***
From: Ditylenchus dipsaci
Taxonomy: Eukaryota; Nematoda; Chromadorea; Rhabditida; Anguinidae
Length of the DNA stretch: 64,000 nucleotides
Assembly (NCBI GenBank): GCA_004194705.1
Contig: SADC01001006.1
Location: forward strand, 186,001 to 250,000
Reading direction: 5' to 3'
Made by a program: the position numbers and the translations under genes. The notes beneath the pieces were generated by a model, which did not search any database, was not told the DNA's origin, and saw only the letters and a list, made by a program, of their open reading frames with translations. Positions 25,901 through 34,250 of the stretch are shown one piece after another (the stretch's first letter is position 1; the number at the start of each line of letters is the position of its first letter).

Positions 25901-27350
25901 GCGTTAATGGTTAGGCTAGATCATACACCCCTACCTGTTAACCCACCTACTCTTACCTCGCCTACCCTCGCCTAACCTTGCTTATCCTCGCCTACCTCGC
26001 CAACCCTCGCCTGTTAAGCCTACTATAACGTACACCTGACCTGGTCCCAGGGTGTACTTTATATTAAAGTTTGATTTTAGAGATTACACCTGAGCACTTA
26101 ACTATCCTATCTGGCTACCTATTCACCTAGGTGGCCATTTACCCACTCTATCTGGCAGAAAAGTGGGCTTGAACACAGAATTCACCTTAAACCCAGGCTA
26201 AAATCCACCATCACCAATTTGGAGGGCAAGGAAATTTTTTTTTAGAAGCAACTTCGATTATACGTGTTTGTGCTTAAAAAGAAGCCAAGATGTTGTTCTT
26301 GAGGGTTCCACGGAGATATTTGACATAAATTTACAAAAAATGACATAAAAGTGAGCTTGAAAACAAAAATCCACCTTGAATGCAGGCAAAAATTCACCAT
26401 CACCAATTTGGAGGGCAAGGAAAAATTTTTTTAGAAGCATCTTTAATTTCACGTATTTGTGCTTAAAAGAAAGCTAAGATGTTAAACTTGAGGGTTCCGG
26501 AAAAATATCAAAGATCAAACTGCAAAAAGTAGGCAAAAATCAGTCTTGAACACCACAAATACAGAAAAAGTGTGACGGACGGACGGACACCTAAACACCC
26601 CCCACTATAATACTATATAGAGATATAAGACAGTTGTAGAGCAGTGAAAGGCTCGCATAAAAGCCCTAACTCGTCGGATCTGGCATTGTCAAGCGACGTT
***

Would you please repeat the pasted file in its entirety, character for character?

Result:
From: Ditylenchus dipsaci
Taxonomy: Eukaryota; Nematoda; Chromadorea; Rhabditida; Anguinidae
Length of the DNA stretch: 64,000 nucleotides
Assembly (NCBI GenBank): GCA_004194705.1
Contig: SADC01001006.1
Location: forward strand, 186,001 to 250,000
Reading direction: 5' to 3'
Made by a program: the position numbers and the translations under genes. The notes beneath the pieces were generated by a model, which did not search any database, was not told the DNA's origin, and saw only the letters and a list, made by a program, of their open reading frames with translations. Positions 25,901 through 34,250 of the stretch are shown one piece after another (the stretch's first letter is position 1; the number at the start of each line of letters is the position of its first letter).

Positions 25901-27350
25901 GCGTTAATGGTTAGGCTAGATCATACACCCCTACCTGTTAACCCACCTACTCTTACCTCGCCTACCCTCGCCTAACCTTGCTTATCCTCGCCTACCTCGC
26001 CAACCCTCGCCTGTTAAGCCTACTATAACGTACACCTGACCTGGTCCCAGGGTGTACTTTATATTAAAGTTTGATTTTAGAGATTACACCTGAGCACTTA
26101 ACTATCCTATCTGGCTACCTATTCACCTAGGTGGCCATTTACCCACTCTATCTGGCAGAAAAGTGGGCTTGAACACAGAATTCACCTTAAACCCAGGCTA
26201 AAATCCACCATCACCAATTTGGAGGGCAAGGAAATTTTTTTTTAGAAGCAACTTCGATTATACGTGTTTGTGCTTAAAAAGAAGCCAAGATGTTGTTCTT
26301 GAGGGTTCCACGGAGATATTTGACATAAATTTACAAAAAATGACATAAAAGTGAGCTTGAAAACAAAAATCCACCTTGAATGCAGGCAAAAATTCACCAT
26401 CACCAATTTGGAGGGCAAGGAAAAATTTTTTTAGAAGCATCTTTAATTTCACGTATTTGTGCTTAAAAGAAAGCTAAGATGTTAAACTTGAGGGTTCCGG
26501 AAAAATATCAAAGATCAAACTGCAAAAAGTAGGCAAAAATCAGTCTTGAACACCACAAATACAGAAAAAGTGTGACGGACGGACGGACACCTAAACACCC
26601 CCCACTATAATACTATATAGAGATATAAGACAGTTGTAGAGCAGTGAAAGGCTCGCATAAAAGCCCTAACTCGTCGGATCTGGCATTGTCAAGCGACGTT